John Wall has averaged 18.6 points, 8.2 assists and 5.1 rebounds in his past 26 games, but it’s hard to get past the Wizards’ 9-30 record. (Jonathan Newton/WASHINGTON POST)

John Wall had just delivered another empty double-double as the Washington Wizards suffered another double-digit loss, but a double dose of encouragement was in store for him. As Wall sullenly walked toward mid-court after the Wizards’ 106-89 loss to the Miami Heat last month, LeBron James and Dwyane Wade made a beeline for Wall to console him.

Wade draped his left arm around Wall’s shoulders and James, noticing the cameras, lifted his shirt above his mouth to hide what he had to say. Wall nodded as both perennial all-stars reminded him of the struggles they once faced in their careers; with James, a former No. 1 overall pick, being on lottery teams his first two seasons and Wade once playing on a team that won a mere 15 games.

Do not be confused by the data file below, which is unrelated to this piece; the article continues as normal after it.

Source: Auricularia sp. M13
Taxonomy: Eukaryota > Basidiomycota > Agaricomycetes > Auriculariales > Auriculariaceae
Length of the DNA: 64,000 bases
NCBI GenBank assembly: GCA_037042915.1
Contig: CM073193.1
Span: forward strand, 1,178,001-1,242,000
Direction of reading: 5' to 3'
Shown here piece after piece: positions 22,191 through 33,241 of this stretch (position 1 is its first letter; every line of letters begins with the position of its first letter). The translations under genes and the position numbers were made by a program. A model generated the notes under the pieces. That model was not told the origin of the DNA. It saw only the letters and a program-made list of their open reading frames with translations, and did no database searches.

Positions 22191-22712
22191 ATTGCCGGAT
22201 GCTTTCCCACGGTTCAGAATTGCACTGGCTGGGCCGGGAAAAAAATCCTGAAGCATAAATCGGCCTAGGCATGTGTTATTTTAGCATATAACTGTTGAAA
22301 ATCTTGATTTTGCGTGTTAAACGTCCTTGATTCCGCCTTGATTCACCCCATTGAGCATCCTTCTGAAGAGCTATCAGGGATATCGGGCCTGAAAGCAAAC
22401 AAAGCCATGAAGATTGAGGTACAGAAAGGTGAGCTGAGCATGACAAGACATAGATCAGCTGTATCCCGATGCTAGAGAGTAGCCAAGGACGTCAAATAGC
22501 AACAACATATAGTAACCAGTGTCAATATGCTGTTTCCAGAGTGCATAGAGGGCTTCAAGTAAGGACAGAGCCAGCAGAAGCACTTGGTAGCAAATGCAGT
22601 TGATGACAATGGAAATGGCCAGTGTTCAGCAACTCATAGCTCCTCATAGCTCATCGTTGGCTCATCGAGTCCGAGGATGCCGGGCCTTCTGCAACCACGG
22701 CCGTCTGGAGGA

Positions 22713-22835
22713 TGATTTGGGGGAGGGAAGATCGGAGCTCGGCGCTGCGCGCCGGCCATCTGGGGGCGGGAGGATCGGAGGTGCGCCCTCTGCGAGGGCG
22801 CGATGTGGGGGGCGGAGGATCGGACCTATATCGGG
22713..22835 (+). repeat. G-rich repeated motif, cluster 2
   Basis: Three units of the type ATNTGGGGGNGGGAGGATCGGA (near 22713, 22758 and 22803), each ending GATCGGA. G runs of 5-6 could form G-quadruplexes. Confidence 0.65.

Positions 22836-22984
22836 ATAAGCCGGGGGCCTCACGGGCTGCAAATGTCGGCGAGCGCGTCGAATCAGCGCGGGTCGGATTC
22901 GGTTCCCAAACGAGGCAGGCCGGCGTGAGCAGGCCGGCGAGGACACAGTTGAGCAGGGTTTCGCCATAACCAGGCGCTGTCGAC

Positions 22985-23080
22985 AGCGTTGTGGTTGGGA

“They said, ‘It’s tough times. You’re rebuilding. Just stay strong and always compete. Don’t ever give up and just play hard and things will get better,’ ” Wall recalled.

Through his first two seasons in the NBA, Wall has had to constantly remind himself that the situation for the franchise will improve eventually; that he won’t always be on the receiving end of so many lopsided defeats and have to rely on the advice of sage veterans to find comfort. But Wall admits that it’s hard at times to see those good days ahead with so many losses getting in the way.

‘I like the team I have’

On Monday, the Wizards (9-30) will embark upon a lengthy road trip through San Antonio, Dallas, New Orleans, Atlanta and Memphis, and the team that returns to Washington next week may not be the same as Wizards President Ernie Grunfeld explores several ways to upgrade the roster by Thursday’s trade deadline.

Multiple sources around the league contend that Wall is the Wizards’ only untouchable in trade discussions, but the 2010 No. 1 overall pick won’t offer any suggestions about what owner Ted Leonsis and Grunfeld should do to tinker with the team.